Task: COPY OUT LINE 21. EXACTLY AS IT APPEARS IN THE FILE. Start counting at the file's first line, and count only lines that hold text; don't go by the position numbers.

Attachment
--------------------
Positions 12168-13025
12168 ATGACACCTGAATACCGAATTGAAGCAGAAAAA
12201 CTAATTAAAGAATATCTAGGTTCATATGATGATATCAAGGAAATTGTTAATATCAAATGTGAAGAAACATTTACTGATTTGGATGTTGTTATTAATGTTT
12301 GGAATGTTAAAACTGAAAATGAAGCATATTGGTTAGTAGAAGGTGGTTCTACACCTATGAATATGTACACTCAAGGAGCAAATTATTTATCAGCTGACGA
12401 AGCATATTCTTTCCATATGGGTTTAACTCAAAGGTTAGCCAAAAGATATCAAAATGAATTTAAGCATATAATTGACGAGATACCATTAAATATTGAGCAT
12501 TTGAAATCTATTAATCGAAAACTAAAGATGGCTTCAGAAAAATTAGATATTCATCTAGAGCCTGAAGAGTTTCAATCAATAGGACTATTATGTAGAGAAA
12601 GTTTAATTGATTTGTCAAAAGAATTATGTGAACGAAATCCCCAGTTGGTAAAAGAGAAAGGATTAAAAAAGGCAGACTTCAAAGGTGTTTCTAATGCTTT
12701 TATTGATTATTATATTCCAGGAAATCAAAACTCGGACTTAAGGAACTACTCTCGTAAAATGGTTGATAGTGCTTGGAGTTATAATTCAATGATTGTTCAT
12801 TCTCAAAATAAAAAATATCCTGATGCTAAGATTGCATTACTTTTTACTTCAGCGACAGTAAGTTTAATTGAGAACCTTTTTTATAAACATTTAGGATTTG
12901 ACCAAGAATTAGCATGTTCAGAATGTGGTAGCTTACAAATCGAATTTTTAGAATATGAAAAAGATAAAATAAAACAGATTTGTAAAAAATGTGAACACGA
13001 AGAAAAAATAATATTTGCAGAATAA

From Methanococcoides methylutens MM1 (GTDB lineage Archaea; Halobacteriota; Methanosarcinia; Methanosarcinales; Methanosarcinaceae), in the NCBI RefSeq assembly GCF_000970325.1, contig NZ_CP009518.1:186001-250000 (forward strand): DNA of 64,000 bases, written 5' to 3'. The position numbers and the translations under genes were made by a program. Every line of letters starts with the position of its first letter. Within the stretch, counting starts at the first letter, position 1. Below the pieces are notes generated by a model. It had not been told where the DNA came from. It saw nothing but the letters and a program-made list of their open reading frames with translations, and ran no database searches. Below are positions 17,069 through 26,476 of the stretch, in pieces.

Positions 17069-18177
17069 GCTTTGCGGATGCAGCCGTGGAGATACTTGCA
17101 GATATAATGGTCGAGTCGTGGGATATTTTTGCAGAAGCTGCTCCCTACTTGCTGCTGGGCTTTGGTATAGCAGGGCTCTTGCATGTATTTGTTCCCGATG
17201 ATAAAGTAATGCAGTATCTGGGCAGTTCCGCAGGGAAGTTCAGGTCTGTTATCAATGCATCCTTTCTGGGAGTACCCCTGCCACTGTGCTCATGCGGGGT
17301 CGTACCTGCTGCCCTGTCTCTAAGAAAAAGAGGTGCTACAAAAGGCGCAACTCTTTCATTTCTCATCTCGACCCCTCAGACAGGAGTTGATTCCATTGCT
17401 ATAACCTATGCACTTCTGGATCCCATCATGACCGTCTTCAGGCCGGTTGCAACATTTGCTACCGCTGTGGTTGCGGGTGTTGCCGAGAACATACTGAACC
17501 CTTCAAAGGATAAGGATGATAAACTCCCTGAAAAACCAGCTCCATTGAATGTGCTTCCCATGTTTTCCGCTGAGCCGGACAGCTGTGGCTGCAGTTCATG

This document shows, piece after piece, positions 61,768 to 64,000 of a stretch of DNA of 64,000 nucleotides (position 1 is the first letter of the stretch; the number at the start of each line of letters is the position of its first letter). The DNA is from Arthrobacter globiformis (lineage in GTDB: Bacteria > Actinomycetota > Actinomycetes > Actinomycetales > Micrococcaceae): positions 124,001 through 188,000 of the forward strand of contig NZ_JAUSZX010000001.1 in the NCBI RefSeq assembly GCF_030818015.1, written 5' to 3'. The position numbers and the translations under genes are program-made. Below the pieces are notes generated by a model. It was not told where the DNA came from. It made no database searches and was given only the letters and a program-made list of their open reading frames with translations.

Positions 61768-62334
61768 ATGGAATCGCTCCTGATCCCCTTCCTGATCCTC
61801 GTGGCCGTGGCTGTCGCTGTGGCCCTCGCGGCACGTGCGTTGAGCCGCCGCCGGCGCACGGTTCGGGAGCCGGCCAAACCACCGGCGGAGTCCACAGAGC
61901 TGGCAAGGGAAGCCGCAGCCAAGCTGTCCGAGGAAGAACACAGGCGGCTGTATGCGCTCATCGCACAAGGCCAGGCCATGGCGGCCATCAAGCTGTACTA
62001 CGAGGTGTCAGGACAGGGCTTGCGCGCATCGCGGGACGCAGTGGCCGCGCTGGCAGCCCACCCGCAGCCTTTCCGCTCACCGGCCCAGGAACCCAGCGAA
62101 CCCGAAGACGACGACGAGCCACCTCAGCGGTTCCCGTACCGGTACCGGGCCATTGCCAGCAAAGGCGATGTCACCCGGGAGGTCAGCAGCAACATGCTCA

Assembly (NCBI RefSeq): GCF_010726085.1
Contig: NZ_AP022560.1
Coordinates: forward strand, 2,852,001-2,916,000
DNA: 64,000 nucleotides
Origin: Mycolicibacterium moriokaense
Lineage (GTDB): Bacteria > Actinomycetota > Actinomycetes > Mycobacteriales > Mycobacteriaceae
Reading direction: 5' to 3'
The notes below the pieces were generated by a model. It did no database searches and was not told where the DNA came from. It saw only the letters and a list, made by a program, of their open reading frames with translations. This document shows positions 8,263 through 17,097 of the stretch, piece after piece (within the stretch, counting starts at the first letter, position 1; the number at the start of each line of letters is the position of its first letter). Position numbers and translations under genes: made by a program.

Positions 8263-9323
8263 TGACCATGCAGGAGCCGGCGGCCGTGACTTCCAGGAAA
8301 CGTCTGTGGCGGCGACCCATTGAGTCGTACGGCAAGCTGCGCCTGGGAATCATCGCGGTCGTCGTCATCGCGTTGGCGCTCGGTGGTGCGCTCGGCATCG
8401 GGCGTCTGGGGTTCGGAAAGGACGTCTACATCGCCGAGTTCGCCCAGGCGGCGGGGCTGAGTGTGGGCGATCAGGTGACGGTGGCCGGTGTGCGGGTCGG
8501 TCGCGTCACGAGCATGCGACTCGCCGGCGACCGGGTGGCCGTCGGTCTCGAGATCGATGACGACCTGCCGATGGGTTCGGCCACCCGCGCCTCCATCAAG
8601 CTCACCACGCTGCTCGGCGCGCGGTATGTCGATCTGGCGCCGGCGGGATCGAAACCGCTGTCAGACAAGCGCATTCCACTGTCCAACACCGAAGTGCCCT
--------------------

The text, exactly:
Positions 61768-62334